If you look at the color bar for the velocity, you’ll notice that on the ends the colors get brighter, then change to blue and green. These colors represent higher wind speeds, and a greater likelihood of a tornado. For more information on reading radar images, Pykl3 has provided a nice little tutorial on their website.
How To Choose An Escape Route
So lets say you’re driving home from work in Moore, OK, and you pull out your radar app and see the top image. The tornado is heading ENE, putting you right in the path. Where can you go to escape? Sure, you can drive east, but you’ll still be in the path, just further away. Your best escape route is perpendicular to the storm track, away from the tornado. So in this case, you can either go north, or south. With all other factors being equal, south is your best escape route. If you go north, you’ll drive right into the core of the storm where heavy rain and large hail could slow you down significantly, and may damage your vehicle, and even force you to stop. In addition, visibilty will be reduced to near zero. So in this example, you should head south out of Moore, and out of the path of the storm. Of course you would need to take other variables into consideration, such as potential traffic to the south. Perhaps a known rush-hour traffic jam is typical on that south escape route, forcing you to head north instead.
If you are much closer to the tornado, you may have to make some other choices, and perhaps should leave your vehicle for a sturdy building. If the tornado is moving slow enough, and the road network allows a quick escape, you can drive east to get further away from the tornado, then make your move to the south. If you are starting just to the north of the tornado, your best option in that case might actually be to the north. If you went south, you’d be crossing the eventual path, and may not be able to get out of the way in time.
What To Do If You’re Already Too Close
If the tornado is in sight, it may be difficult to tell whether you should bail south, north, or just stay put. Use a building or tree as a ground reference, and watch the tornado in relation to that object. If it is moving left to right, you should go left to escape. If it is moving right to left, you should go right to escape. If it doesn’t appear to be moving at all, that means it’s coming right at you. If that’s the case, you must immediately bail south! If you just aren’t sure, and there’s a sturdy building nearby to seek shelter in (preferably underground), then that would be your best option. Lying face down with your hands over your head in a ditch is an absolute last resort option, and not a very good one at that.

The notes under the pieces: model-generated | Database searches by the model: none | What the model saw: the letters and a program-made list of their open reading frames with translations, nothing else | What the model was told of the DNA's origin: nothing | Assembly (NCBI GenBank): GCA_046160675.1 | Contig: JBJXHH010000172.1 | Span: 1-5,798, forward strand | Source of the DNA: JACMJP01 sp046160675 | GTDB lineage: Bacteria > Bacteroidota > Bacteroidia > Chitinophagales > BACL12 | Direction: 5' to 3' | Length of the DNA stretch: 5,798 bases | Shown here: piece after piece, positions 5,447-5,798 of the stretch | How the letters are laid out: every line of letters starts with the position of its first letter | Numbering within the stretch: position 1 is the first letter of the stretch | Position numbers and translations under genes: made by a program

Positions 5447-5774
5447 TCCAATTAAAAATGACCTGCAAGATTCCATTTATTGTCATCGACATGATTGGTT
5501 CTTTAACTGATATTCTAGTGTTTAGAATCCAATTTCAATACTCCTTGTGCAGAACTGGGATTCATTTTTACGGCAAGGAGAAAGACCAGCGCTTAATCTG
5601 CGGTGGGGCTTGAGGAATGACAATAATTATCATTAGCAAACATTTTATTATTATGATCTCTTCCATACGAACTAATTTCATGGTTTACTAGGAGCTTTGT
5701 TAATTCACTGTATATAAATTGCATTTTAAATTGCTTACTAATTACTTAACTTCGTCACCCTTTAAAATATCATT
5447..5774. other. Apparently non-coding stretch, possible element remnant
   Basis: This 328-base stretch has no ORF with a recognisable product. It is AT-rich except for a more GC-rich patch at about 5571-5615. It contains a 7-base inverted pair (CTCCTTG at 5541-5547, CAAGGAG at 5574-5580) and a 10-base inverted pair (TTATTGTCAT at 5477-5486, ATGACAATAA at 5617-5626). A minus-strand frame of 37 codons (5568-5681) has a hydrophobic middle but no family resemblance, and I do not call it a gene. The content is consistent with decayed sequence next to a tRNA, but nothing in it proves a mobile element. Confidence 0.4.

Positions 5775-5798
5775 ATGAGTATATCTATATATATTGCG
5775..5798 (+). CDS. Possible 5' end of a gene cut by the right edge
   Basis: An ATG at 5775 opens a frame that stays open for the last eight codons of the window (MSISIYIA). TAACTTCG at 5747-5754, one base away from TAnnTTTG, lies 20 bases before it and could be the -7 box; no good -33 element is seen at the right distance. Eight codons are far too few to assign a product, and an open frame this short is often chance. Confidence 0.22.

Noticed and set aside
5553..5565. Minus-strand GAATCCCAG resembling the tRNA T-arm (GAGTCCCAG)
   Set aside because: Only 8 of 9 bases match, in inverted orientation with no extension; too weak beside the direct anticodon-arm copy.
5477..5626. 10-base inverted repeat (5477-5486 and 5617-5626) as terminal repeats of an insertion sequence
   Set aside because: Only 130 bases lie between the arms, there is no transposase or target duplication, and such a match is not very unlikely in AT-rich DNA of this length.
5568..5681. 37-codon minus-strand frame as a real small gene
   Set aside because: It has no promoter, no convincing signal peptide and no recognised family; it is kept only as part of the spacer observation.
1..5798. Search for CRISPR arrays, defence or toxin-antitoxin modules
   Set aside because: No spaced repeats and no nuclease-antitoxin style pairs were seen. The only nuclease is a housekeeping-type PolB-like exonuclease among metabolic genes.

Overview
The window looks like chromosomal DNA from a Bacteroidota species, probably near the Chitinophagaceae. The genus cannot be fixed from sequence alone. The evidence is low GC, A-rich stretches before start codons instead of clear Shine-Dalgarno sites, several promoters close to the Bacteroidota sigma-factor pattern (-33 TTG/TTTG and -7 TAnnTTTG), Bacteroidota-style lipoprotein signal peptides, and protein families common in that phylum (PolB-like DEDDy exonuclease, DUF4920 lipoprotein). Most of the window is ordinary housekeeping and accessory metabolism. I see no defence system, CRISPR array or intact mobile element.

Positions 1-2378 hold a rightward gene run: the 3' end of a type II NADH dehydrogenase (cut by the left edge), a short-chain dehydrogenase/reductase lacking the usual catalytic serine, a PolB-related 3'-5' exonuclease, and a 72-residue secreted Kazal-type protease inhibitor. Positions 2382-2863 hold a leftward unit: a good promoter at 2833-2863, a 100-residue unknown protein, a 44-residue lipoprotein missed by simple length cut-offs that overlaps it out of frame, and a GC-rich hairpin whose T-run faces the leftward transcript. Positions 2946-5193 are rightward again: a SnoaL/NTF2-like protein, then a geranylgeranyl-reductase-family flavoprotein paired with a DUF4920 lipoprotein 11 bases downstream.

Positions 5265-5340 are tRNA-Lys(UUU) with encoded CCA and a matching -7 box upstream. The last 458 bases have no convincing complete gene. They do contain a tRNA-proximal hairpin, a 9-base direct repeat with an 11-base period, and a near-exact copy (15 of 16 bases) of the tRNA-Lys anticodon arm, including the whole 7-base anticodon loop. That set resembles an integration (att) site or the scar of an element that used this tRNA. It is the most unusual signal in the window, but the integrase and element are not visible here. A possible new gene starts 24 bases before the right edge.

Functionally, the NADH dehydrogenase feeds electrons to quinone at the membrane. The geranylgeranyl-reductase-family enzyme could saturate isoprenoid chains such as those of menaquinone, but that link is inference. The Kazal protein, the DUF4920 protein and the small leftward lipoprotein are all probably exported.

NEVER SEEK SHELTER UNDER AN OVERPASS!
NEVER SEEK SHELTER UNDER AN OVERPASS!
NEVER SEEK SHELTER UNDER AN OVERPASS!
Oh yeah, one more thing I forgot to mention, NEVER SEEK SHELTER UNDER AN OVERPASS! I’m not sure how this ever got started, but perhaps is was a result of this video from a Kansas tornado in 1991: http://youtu.be/lHBZylcxIvw. In that case, the people made it out safely, however, the tornado was weak. Others on May 3, 1999 in Newcastle & Moore, OK weren’t so lucky, when 3 deaths occurred near or under highway overpasses. An excellent presentation detailing these events and the reasons an overpass is not a safe place to seek shelter can be found here: http://www.srh.noaa.gov/oun/?n=safety-overpass.
I hope this post helps, and if anyone has any questions or comments, please leave them below and I’d be happy to answer! You may find that you use these radar apps in other situations as well, as I often use them even when I’m not storm chasing to find out when I’m going to be out of the rain on long drives, where expected snow showers are, or if my picnic is going to get rained out. I think it is $10 that is well spent!